This week at Wise Law Blog, we are exploring Powers of Attorney for Care, and end-of-life care decisions, generally. Join us as Simran Bakshi, Student-at-Law, considers a the questions and concerns around appointing an Attorney for Care and completing an Ontario Power of Attorney for Care document.There may come a time when you are no longer capable of making key decisions regarding your medical treatment. In such circumstances, it becomes necessary for a substitute decision-maker to step in to make personal care decisions on your behalf.
Monday, October 21, 2013
In order to preserve your autonomy to make such choices, it is imperative to set out your wishes well ahead of time and to appoint a suitable individual to carry out these decisions. The means by which to do this in
Ontario is by executing
a Power of Attorney for Personal Care.
A Power of Attorney for Personal Care is a legal document that allows you to name someone you trust to make your personal care decisions when you are no longer in a position to do so yourself. In
an individual must be appointed as your Attorney for Care in order to act as
your substitute-decision maker. In the event that you do not have an Attorney
for Care, your next of kin or the Public Guardian Trustee will make any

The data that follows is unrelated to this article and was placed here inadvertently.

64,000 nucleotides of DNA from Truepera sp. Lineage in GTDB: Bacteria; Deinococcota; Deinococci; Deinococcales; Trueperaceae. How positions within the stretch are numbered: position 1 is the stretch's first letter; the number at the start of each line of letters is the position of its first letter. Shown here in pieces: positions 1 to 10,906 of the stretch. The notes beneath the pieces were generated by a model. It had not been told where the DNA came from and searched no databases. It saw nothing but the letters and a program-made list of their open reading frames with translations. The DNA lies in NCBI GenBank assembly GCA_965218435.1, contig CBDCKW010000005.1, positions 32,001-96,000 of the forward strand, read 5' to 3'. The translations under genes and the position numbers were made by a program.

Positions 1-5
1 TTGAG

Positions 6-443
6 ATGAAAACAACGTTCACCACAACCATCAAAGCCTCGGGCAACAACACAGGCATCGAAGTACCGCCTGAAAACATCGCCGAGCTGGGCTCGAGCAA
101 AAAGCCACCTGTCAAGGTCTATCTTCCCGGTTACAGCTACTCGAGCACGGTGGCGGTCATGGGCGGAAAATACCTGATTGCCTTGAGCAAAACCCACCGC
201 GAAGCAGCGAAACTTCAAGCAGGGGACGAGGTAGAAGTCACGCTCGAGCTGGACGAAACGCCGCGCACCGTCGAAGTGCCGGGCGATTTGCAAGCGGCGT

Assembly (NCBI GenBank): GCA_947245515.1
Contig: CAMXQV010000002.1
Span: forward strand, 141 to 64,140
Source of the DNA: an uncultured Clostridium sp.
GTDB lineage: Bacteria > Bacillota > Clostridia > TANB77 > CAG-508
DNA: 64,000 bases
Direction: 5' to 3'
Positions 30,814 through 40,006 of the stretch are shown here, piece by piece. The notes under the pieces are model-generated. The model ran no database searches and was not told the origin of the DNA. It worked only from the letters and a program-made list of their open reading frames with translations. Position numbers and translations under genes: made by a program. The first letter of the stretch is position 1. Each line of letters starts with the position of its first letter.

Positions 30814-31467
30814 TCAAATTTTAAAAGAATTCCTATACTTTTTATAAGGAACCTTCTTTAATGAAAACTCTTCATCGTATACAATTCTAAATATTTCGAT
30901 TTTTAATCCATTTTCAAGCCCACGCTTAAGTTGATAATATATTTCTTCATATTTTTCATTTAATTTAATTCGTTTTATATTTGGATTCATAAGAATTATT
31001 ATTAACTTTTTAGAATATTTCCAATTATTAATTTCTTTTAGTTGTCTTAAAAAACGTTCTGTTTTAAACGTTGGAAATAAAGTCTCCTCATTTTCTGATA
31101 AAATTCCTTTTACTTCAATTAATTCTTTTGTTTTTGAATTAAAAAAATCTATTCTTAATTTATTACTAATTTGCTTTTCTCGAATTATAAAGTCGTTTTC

decisions required with respect to your medical treatment. This substitute decision-maker will be
designated in accordance with a hierarchy set out in the Health Care Consent Act.
In addition to conferring someone with the authority to act on your behalf, a Power of Attorney for Personal Care provides an opportunity to list any specific instructions, conditions and/or restrictions that you may have with respect to what personal care decisions are ultimately taken. While this is in essence similar to a "Living Will," it is important to appreciate that a Power of Attorney for Personal Care is not the same thing. The distinction between the two lies in the purpose of each.
The objective of a Power of Attorney for Personal Care is to appoint an individual to act as a decision-maker for personal care decisions. While an Attorney for Care may be directed in reaching such decisions by written instructions included in the Power of Attorney for Personal Care, the focus of this document remains on the question of who is named the substitute decision-maker. Accordingly, an Attorney for Care will still have the authority to make a choice even if you have not expressed your wishes regarding medical treatment.
By contrast, a Living Will is a document that sets out your instructions with respect to possible personal care decisions that may need to be taken in the future. The focus of a Living Will is on content, that is, what are your treatment and personal care wishes. It does not necessarily name the individual who will carry out such decisions. Needless to say, the degree of overlap is such that a Living Will may well be an inherent part of any well-executed Power of Attorney for Personal Care.
It was once said, “Let our advance worrying become advance thinking and planning.” A Power of Attorney for Personal Care is instrumental in transforming your worries and concerns into planning for your end-of-life care.
- Simran Bakshi, Student-at-Law, Toronto